THE THIRD term curse, whereby leaders like Thatcher, Blair and Kohl ran out of wisdom, humility and luck, would menace Merkel even if circumstances had not been as ominous as they are.

Alas, besides standing to be pressured from within her own government to overspend, the problems outside will only worsen – as southern Europe’s ailments will refuse to go away and in fact, spread further, to some of the post-communist lands and possibly to Italy as well. That is when history will come knocking and demand of Merkel what until now she did not display: originality, inventiveness and charisma.

Until now, Merkel’s apparent lack of these was part of her success. The euro was already there, others had invented it, and Merkel’s task was to preserve it. The values of diligence, frugality and caution with which she is identified had also been there before Merkel. And as for charisma and pizzazz, the German voter seemed uninterested in them.

As long as her task was to preserve things, Merkel’s colorless personality and unassuming East German origins sufficed, and even charmed. Now they won’t.

NOT ONLY will Europe’s problems demand historic action – so will Germany’s.

The night the Berlin Wall fell, Willy Brandt memorably said: “Now, what belongs together will grow together.”

The Germans indeed came together, but they did not grow. Instead, they shrank. With German women having an average of 1.4 children, demographers warn that at its current fertility rate Germany will in less than a half-century lose one fifth of its population.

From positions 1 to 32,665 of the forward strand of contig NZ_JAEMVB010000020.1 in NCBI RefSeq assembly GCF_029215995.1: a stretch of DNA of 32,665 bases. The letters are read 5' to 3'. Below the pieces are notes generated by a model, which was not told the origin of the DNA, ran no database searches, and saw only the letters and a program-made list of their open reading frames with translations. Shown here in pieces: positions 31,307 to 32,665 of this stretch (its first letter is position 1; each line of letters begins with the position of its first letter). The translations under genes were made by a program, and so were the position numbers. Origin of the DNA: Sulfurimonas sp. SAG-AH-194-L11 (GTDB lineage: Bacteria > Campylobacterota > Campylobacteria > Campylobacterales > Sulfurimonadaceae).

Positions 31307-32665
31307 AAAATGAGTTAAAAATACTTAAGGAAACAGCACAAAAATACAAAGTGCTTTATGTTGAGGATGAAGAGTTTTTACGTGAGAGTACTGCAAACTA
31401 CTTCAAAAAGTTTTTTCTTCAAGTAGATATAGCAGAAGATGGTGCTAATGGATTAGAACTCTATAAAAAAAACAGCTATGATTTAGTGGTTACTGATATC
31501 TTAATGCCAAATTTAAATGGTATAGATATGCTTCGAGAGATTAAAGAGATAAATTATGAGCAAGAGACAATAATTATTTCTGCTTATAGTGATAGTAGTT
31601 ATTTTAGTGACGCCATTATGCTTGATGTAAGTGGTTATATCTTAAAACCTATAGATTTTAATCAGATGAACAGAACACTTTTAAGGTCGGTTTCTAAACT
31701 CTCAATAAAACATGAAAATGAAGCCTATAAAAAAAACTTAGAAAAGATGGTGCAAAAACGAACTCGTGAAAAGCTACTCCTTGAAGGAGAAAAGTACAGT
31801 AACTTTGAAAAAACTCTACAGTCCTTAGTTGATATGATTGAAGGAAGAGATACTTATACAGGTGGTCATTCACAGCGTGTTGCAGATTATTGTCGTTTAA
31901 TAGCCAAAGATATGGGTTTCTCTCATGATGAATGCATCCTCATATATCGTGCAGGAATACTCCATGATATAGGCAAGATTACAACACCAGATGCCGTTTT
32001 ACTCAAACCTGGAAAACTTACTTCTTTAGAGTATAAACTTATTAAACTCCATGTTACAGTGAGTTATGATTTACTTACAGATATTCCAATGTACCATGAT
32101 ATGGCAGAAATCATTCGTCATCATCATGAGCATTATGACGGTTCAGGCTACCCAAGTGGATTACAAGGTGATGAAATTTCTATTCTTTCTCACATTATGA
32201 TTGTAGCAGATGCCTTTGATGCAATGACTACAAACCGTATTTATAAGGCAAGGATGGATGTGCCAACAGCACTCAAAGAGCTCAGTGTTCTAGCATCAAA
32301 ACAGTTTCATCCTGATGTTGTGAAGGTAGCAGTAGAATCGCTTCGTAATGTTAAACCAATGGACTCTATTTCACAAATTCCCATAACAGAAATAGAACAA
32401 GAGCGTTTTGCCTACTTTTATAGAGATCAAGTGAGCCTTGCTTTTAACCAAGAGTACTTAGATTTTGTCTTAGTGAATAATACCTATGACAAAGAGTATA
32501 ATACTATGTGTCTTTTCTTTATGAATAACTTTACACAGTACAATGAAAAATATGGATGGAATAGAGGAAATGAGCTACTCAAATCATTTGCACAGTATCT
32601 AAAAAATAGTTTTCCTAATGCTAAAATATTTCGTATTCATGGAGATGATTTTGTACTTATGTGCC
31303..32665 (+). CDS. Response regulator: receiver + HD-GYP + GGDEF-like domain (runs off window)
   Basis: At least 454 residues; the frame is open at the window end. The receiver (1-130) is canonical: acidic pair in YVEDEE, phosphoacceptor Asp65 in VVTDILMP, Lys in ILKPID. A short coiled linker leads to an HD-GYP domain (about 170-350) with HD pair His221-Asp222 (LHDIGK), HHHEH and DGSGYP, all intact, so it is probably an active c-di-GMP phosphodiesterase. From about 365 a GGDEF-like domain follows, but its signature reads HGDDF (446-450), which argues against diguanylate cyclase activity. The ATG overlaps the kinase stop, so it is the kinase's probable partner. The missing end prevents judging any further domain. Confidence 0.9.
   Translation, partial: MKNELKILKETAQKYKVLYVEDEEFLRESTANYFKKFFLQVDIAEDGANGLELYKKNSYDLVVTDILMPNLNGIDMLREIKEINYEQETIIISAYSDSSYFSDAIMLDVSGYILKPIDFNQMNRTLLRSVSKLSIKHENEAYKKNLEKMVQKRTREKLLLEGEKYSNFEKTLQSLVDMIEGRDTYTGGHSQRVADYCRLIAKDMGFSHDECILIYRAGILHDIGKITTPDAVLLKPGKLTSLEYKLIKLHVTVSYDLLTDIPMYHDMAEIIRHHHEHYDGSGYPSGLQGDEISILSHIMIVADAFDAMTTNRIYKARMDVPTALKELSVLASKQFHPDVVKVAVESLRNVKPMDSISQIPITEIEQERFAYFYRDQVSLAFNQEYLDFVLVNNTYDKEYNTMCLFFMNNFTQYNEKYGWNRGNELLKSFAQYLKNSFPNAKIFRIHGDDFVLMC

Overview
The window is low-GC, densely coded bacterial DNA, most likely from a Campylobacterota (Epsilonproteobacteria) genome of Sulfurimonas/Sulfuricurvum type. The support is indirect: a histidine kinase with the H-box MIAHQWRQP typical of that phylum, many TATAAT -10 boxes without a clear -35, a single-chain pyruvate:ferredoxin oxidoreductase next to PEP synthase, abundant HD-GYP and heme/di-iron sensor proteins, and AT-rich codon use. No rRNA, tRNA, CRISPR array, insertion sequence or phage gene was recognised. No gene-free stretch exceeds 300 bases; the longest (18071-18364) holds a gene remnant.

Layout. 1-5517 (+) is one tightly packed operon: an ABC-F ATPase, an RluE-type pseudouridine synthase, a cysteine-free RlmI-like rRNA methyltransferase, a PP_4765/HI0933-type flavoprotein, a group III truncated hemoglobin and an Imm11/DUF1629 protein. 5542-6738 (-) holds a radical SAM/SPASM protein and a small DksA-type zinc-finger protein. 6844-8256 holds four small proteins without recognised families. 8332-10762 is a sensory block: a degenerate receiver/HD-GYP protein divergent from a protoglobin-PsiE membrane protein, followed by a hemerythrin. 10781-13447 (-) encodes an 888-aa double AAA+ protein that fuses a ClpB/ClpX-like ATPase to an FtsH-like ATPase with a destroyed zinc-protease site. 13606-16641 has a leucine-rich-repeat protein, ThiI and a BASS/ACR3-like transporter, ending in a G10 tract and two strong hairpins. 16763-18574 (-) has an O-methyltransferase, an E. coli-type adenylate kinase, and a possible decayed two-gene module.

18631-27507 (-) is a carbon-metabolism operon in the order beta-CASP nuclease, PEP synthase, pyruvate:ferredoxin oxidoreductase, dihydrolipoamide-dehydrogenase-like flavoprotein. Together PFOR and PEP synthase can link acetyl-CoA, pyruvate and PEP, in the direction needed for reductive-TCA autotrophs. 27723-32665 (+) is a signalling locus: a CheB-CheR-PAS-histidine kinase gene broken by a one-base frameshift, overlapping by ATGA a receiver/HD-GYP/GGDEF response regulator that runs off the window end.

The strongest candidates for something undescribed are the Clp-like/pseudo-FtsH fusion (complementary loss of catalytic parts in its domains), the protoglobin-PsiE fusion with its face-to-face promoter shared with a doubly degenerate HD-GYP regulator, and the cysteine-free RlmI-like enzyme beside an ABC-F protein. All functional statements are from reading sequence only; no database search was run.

Whether this has to do with the German economy’s low growth rate remains to be seen, but in the long run a shrinking nation clearly can’t fuel a growing economy.

With the population aging rapidly – today’s 30% elderly will be 50% in two decades – and with immigration causing social gaps and frictions, Merkel will be required to do more than analyze the situation, as she did when she declared multiculturalism a failure. Now Merkel will be expected not just to withstand history, but to shape it, the way Kohl did when he used the end of the Cold War to reunite Germany, the way Konrad Adenauer did when he looked west and fathered the New Germany, and the way Brandt did when he looked east and launched Ostpolitik.

Can Merkel affect Germany’s long-term course? Can she, for instance, inspire young Germans to have more children, as the situation clearly demands, even while she is herself a childless career woman? Will she have the vision to lead Europe to a new path, which could involve the euro’s abandonment, a twotrack currency or full fiscal unification? Until now, Merkel has been so short of new ideas that her election slogan was simply “Chancellor.” Now she will have to introduce and market ideas, if she is to be remembered as a historic leader.

Merkel emerged from within the cracks of the fallen Berlin Wall, first as a spokesperson for the last East German government, then as a lawmaker, minister and Kohl’s protégé, and finally as the improbable leader of a reunited Germany. Today, her task is to emerge from the cracks of the euro as the builder of a united Europe. Hopefully, the failures that her new term might have in store for her will not eclipse the successes that preceded it.